is a member of the North
American Guild of Beer
Writers and a two time
winner of their Quil &
Tankard writing award.
Vince's column is now a
regular feature of
To say it was a monsoon might be a bit overstated but not by much. At the very least however it was more of a storm
of Ms. Daniels at her stormiest. The deluge had slowed traffic to the point where you were almost able to watch
grass grown on the highway medium between puddles the size of Lake Erie. If there ever was an afternoon best
spent warm and dry in a pub this was it but I was on a mission, a beer mission. At exactly 4:02 PM I pulled into a
large industrial area just off Rt.46 in Fairfield, NJ searching for one of the hottest breweries in the state, Magnify
which according to their posted hours had opened only 2 minutes earlier.
With the brewery located at the end of the complex, well over a quarter of a mile in. I was soon thoroughly shaken,
not stirred, thanks to bouncing over more speed bumps than there are letters in a can of Campbell’s Alphabet Soup
Approaching the last section of offices and store front I came upon what looked like a long conga line of swamp
creatures only recently removed from the Black Lagoon. Impervious to the downpour they stood there drippingly
drenched, patiently waiting for something. Their line stretched for well over a football field in length though
admittedly it was hard to see even with my windshield wipers on double super high speed. Slowly driving forward I
finally saw where the line ended. It ended where I wanted to begin – at the door of Magnify Brewing.
It seems that this Wednesday, as in most other Wednesdays, Magnify was having a can release. And since it’s a ”
limited” release from a touted brewery a line is an intended consequence thanks to the craft beer rule: Brew It and
They Will Come. In defense of these waterlogged New Jersey beer drinkers it should be noted that they are just part
of a common phenomenon in the upper echelons of the craft beer world. Many of the best breweries in the nation
release small batches of fresh new beers, mainly New England IPAs, to hundreds of their most devoted fans who
have no problem waiting in line for hours and sometimes days. These beers always sell out quickly despite most
places imposing a one or two case limit. All of which means it’s nearly impossible for the average craft beer guy to
score something from Other Half, Trillium, Tree House, Toppling Goliath, Bissell Brothers, Lawson’s and other cult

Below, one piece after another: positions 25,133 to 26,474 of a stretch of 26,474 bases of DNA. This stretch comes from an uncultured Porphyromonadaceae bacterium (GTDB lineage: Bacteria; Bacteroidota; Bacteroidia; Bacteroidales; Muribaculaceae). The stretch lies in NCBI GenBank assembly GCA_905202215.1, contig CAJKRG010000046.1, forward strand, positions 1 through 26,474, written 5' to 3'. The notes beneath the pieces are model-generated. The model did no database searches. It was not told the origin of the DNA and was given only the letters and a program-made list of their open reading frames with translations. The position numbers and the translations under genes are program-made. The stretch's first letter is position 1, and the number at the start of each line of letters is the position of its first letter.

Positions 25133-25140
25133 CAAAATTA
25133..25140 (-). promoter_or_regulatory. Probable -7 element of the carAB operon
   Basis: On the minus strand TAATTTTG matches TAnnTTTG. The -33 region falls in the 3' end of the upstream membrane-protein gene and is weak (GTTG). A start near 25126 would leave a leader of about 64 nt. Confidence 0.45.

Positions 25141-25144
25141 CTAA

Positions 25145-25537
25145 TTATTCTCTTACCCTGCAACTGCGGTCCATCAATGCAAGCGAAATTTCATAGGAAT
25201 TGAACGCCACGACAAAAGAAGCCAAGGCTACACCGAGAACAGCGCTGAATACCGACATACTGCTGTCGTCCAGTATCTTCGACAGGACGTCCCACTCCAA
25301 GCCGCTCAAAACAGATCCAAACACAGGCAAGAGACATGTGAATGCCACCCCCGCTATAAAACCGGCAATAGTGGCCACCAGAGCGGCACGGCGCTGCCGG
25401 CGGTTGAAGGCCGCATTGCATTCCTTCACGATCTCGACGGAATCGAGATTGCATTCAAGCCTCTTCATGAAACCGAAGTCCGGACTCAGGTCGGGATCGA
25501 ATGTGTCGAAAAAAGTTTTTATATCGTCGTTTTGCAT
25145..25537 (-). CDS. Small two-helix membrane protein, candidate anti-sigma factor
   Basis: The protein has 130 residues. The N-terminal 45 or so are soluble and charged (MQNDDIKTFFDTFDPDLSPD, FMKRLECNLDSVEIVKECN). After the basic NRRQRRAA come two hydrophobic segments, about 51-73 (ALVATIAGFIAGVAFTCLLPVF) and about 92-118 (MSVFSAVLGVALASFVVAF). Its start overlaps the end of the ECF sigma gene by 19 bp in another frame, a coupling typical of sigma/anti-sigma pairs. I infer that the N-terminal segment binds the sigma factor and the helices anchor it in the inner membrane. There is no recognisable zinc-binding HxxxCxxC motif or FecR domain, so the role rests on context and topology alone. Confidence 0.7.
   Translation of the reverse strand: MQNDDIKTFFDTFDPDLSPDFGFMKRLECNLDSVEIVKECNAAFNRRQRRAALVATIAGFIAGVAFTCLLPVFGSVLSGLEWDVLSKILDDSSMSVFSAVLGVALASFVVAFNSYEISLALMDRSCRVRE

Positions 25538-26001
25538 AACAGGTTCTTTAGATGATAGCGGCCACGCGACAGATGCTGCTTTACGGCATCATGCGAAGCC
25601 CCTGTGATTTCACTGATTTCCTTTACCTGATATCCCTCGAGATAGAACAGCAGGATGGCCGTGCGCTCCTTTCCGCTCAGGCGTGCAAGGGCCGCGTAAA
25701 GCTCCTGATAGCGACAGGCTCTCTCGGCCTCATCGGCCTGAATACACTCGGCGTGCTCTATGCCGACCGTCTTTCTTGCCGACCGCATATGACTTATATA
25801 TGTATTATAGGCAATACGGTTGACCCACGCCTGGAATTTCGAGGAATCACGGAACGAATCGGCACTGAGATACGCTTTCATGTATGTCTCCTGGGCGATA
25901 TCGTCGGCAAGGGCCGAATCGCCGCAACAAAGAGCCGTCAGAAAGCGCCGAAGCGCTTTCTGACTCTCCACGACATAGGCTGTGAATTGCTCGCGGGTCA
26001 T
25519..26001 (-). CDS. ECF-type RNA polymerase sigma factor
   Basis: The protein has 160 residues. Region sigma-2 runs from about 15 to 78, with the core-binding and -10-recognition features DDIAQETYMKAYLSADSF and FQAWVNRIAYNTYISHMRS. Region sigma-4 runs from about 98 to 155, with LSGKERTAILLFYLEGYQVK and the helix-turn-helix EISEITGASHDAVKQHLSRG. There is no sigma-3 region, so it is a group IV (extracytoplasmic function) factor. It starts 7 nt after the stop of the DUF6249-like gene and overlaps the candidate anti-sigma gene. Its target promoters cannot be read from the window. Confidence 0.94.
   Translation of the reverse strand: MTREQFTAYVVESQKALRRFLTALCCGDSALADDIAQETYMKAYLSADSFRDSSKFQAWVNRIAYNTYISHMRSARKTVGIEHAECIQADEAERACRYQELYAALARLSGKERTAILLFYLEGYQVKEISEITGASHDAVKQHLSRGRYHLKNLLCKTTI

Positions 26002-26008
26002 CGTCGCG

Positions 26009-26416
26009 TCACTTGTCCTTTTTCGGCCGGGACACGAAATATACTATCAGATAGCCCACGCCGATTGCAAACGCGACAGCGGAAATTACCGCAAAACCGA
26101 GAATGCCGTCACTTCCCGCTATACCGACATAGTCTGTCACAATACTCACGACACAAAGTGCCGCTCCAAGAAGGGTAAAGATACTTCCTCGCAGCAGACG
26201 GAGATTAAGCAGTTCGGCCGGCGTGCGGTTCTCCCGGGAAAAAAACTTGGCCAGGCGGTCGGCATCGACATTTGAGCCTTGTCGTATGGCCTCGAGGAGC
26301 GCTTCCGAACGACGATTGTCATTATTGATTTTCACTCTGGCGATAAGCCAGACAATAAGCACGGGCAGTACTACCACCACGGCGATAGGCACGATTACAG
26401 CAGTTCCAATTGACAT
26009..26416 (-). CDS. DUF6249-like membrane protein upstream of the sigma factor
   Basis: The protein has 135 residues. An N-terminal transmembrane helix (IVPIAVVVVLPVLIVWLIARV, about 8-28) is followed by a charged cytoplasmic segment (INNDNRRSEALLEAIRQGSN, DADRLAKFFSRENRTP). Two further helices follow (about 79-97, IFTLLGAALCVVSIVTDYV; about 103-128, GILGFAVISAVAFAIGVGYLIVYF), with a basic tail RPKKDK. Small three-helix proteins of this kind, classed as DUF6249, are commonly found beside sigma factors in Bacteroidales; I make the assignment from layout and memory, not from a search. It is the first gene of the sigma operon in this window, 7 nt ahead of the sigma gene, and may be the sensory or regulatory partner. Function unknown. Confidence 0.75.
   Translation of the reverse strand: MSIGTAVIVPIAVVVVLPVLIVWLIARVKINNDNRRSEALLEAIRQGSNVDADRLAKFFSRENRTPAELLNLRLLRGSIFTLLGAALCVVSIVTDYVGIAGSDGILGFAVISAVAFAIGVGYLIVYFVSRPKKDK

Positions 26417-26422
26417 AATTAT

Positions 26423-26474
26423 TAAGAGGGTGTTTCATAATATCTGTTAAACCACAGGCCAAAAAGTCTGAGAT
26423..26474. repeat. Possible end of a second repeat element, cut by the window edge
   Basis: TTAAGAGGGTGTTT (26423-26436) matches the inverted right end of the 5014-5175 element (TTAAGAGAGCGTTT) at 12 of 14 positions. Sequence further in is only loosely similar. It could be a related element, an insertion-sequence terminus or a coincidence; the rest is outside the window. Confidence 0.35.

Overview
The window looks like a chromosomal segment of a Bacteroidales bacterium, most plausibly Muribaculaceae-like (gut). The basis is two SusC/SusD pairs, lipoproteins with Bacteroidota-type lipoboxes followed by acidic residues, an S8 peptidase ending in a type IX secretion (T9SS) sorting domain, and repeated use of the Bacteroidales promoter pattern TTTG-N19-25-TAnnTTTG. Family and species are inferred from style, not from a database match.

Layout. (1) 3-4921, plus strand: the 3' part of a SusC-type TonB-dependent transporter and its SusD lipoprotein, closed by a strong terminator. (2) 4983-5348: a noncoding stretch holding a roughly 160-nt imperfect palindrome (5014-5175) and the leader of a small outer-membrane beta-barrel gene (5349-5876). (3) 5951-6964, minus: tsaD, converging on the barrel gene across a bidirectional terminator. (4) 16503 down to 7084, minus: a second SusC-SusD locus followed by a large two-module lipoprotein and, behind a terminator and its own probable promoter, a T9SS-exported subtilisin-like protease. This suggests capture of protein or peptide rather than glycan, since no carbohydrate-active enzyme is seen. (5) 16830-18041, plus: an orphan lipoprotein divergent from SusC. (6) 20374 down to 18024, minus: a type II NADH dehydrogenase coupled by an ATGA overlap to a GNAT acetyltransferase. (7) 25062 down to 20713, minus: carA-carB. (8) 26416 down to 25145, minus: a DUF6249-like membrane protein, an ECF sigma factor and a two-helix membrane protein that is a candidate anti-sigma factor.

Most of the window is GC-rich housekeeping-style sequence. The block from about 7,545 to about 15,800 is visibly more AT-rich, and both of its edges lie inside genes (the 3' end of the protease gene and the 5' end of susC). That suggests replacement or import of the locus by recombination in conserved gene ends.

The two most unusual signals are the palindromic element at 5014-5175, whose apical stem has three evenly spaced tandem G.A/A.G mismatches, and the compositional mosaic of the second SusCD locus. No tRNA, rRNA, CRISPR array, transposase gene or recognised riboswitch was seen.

favorites. Now, albeit only on a small local level, Magnify has joined the ranks of those iconic names.
Card carrying members of any beer cult expect a level of suffering to get their beer; even a bout of rain induced triple
pneumonia is a small price to pay for it. One price that is not small however is the cost of these wait-in-line- beers.
Magnify was selling 4 packs of various NE Double IPAs for $18 -$22 per four pack and a two pack of a barrel aged
Imperial Stout for a lofty $18.
The several hundred people lined up meant that parking was at a premium even in such a large complex. The only
parking spot I found was appropriately near the end of the line which was where I’d have to begin my pilgrimage. I
carefully pulled my rain jacket’s hood over my head, stepped out of the car then immediately went back in as a
lightning bolt most likely throw by Ninkasi and Dionysus in the name of beer sanity crossed the dark sky.
From my dry car interior, feeling safe that under me were four rubber tires, I watched the line crawl along several
inches every 5 minutes. At that point I couldn’t help but wonder why all those folks were really there. Granted
Magnify makes outstanding New England IPAs which you can only buy at the brewery but there had to be more than
just that especially considering that the marketplace is saturated with similar offerings. I fondly hoped that those in
line were there to actually drink the beer and not use it for trade bait. I’m not a beer trader but am willing to give
anyone out there a six pack of Bud Light for an equal amount of Heady Topper, Dark Lord, or Pliny. Make that two